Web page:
We denote by \(C_{s}\) the best Sobolev constant for the embedding of X in \(L^{s}(\Omega)\) with \(1< s< p^{*}\). In particular,

$$ \|u\|_{L^{s}(\Omega)}\le C_{s}^{-1/p}\|u\| \quad\mbox{for all }u\in X\backslash\{0\}. $$

Let \(u\in\mathcal{N}\). Then we have

$$\begin{aligned} J_{\lambda}(u)&=\frac{1}{p} \hat{M}\bigl(\|u\|^{p}\bigr)- \frac{1}{q} \int_{\Omega}\lambda|u|^{q} \,dx-\frac{1}{r} \int_{\Omega}|u|^{r} \,dx \\ &\ge\frac{1}{p}\sigma\bigl[M\bigl(\|u\|^{p}\bigr) \bigr]^{p-1}\|u\|^{p}-\frac{1}{q} \int_{\Omega}\lambda|u|^{q} \,dx-\frac{1}{r} \biggl\{ \bigl[M\bigl(\|u\|^{p}\bigr) \bigr]^{p-1}\| u \|^{p}- \int_{\Omega}\lambda|u|^{q} \,dx \biggr\} \\ &= \biggl(\frac{\sigma}{p}-\frac{1}{r} \biggr) \bigl[M\bigl(\|u \|^{p}\bigr) \bigr]^{p-1}\| u\|^{p}-\lambda\biggl( \frac{1}{q}-\frac{1}{r} \biggr) \int_{\Omega}|u|^{q} \,dx \\ &\ge\biggl(\frac{\sigma}{p}-\frac{1}{r} \biggr)m_{0}^{p-1} \|u\|^{p}-\lambda\biggl(\frac{1}{q}-\frac{1}{r} \biggr)C_{q}^{-\frac{q}{p}}\|u\|^{q}. \end{aligned}$$

Since \(\frac{\sigma}{p}>\frac{1}{r}\) and \(q< p< r\), \(J_{\lambda}\) is coercive and bounded below on \(\mathcal{N}\). □

The Nehari manifold \(\mathcal{N}\) is closely linked to the behavior of the fibering map \(K_{u}:t\to J_{\lambda}(tu)\). For \(u\in X\), we have

$$\begin{aligned}& K_{u}(t)=\frac{1}{p}\hat{M}\bigl(t^{p}\|u \|^{p}\bigr)-\frac{1}{q}t^{q} \int_{\Omega}\lambda|u|^{q} \,dx-\frac{1}{r}t^{r} \int_{\Omega}|u|^{r} \,dx; \\& K_{u}'(t)=\bigl[M\bigl(t^{p}\|u \|^{p}\bigr)\bigr]^{p-1}t^{p-1}\|u\|^{p}- \lambda t^{q-1} \int_{\Omega }|u|^{q} \,dx-t^{r-1} \int_{\Omega}|u|^{r} \,dx; \\& K_{u}''(t)=\bigl[M\bigl(t^{p} \|u\|^{p}\bigr)\bigr]^{p-1}(p-1)t^{p-2}\|u \|^{p} \\& \hphantom{ K_{u}''(t)={}}{}+p(p-1)t^{2p-2}\|u\| ^{2p}\bigl[M \bigl(t^{p}\|u\|^{p}\bigr)\bigr]^{p-2}M' \bigl(t^{p}\|u\|^{p}\bigr) \\& \hphantom{ K_{u}''(t)={}}{}-\lambda(q-1) t^{q-2} \int_{\Omega}|u|^{q} \,dx-(r-1)t^{r-2} \int_{\Omega }|u|^{r} \,dx. \end{aligned}$$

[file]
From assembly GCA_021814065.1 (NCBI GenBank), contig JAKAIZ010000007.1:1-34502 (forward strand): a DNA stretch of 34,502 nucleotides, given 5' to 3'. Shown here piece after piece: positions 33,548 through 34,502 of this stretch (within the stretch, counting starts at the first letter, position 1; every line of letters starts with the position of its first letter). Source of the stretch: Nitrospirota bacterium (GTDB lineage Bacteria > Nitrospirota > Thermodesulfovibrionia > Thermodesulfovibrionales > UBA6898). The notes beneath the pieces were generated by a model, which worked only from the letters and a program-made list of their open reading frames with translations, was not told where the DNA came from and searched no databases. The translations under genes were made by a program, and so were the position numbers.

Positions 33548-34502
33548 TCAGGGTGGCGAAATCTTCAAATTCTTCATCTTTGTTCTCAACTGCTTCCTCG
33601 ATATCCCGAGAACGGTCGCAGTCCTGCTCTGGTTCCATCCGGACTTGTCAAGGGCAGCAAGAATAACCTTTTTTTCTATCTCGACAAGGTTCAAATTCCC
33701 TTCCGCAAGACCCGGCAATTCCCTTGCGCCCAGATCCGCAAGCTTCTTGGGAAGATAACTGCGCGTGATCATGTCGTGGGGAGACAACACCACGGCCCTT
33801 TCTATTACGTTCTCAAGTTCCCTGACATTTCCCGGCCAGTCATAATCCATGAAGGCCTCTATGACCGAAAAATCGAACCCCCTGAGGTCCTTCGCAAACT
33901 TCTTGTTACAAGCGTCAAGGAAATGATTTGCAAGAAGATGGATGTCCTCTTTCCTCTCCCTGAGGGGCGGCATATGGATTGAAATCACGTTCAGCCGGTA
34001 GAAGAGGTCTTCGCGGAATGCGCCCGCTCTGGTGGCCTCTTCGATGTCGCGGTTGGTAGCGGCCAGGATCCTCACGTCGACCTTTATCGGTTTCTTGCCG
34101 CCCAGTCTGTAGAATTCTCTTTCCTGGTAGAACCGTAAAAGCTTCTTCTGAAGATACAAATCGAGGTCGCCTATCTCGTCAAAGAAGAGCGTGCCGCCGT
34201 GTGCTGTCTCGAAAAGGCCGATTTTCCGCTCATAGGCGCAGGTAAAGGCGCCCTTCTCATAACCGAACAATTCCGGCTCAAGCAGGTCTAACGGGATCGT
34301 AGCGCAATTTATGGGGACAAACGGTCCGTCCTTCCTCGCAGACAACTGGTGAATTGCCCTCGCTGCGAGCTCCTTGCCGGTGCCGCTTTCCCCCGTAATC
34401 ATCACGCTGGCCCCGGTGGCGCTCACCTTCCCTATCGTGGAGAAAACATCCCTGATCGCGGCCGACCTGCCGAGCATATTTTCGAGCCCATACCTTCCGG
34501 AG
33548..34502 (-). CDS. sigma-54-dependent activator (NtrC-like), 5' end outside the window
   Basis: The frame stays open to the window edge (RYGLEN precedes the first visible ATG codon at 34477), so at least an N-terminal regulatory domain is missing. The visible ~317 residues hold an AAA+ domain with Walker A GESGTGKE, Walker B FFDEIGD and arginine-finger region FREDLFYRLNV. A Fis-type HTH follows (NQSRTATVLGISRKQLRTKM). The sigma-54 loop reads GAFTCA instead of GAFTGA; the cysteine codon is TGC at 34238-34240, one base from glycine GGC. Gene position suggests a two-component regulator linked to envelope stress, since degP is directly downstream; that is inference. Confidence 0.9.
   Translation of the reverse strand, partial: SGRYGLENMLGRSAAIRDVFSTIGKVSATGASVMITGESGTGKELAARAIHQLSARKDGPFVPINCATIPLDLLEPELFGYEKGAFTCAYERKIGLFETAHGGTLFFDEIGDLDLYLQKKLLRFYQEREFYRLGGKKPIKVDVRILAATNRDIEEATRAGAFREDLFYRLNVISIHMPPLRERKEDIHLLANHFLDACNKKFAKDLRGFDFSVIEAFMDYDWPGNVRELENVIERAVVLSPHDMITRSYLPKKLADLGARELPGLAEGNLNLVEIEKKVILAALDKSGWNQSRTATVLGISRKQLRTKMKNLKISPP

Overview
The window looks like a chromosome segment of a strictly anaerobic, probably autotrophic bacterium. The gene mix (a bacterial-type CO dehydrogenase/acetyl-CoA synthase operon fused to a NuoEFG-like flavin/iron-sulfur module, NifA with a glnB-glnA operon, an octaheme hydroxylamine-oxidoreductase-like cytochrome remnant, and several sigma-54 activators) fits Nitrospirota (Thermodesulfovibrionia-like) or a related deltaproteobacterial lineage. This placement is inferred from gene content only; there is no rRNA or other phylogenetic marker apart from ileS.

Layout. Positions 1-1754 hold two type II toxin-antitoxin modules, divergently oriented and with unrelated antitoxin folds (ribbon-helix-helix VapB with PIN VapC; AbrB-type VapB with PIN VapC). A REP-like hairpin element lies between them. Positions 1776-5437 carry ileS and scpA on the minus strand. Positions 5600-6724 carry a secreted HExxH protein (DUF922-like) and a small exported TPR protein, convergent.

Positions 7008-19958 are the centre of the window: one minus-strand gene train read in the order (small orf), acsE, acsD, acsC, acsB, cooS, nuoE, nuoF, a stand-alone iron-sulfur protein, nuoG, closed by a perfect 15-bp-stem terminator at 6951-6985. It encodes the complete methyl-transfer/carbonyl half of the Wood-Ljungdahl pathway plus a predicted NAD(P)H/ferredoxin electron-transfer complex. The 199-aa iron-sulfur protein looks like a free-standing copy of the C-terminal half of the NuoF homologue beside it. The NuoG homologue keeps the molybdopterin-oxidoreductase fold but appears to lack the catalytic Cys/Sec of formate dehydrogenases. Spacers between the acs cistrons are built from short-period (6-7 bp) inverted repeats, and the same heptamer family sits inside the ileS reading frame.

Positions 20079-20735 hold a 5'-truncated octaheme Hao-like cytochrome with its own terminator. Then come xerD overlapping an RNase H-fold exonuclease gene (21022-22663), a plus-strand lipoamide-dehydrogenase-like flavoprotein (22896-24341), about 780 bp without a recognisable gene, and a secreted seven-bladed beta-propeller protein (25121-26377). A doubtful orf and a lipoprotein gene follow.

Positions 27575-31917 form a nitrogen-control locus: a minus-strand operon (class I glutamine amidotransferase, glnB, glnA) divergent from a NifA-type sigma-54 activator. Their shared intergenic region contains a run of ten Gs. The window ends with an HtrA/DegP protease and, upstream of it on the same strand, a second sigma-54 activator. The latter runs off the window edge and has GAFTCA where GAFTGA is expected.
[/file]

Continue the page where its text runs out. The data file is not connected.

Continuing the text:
Clearly, \(tu\in\mathcal{N}\) if and only if \(K_{u}'(t)=0\). It is natural to split \(\mathcal{N}\) into three parts corresponding to local minima, local maxima and points of inflection, i.e.,

$$\begin{aligned}& \mathcal{N}^{+}= \bigl\{ u\in\mathcal{N}|K''_{u}(1)>0 \bigr\} , \\& \mathcal{N}^{0}= \bigl\{ u\in\mathcal{N}|K''_{u}(1)=0 \bigr\} , \\& \mathcal{N}^{-}= \bigl\{ u\in\mathcal{N}|K''_{u}(1)< 0 \bigr\} . \end{aligned}$$

Then we have the following lemmas.

Lemma 4.2

Suppose that \(u_{0}\) is a local minimizer of \(J_{\lambda}\) on \(\mathcal{N}\) and \(u_{0}\notin\mathcal{N}^{0}\). Then \(u_{0}\) is a critical point of \(J_{\lambda}\).


Our proof is almost the same as that of Binding et al. [16] and Brown and Zhang [17]. □

Lemma 4.3

Suppose that M satisfies (\(\mathrm{M}_{1}\)) and (\(\mathrm{M}_{4}\)). Then there exists \(\lambda_{0}>0\) such that \(\mathcal{N}^{0}=\emptyset\) for all \(0<\lambda<\lambda_{0}\).


For each \(u\in\mathcal{N}\), we have

$$\begin{aligned} K''_{u}(1) =&(p-q)\bigl[M\bigl(\|u \|^{p}\bigr)\bigr]^{p-1}\|u\|^{p}+p(p-1)\|u \|^{2p}\bigl[M\bigl(\| u\|^{p}\bigr)\bigr]^{p-2}M' \bigl(\|u\|^{p}\bigr) \\ &{}-(r-q) \int_{\Omega}|u|^{r} \,dx \end{aligned}$$
$$\begin{aligned} =&-(r-p)\bigl[M\bigl(\|u\|^{p}\bigr)\bigr]^{p-1}\|u \|^{p}+p(p-1)\|u\|^{2p}\bigl[M\bigl(\|u\| ^{p}\bigr) \bigr]^{p-2}M'\bigl(\|u\|^{p}\bigr) \\ &{}+\lambda(r-q) \int_{\Omega}|u|^{q} \,dx. \end{aligned}$$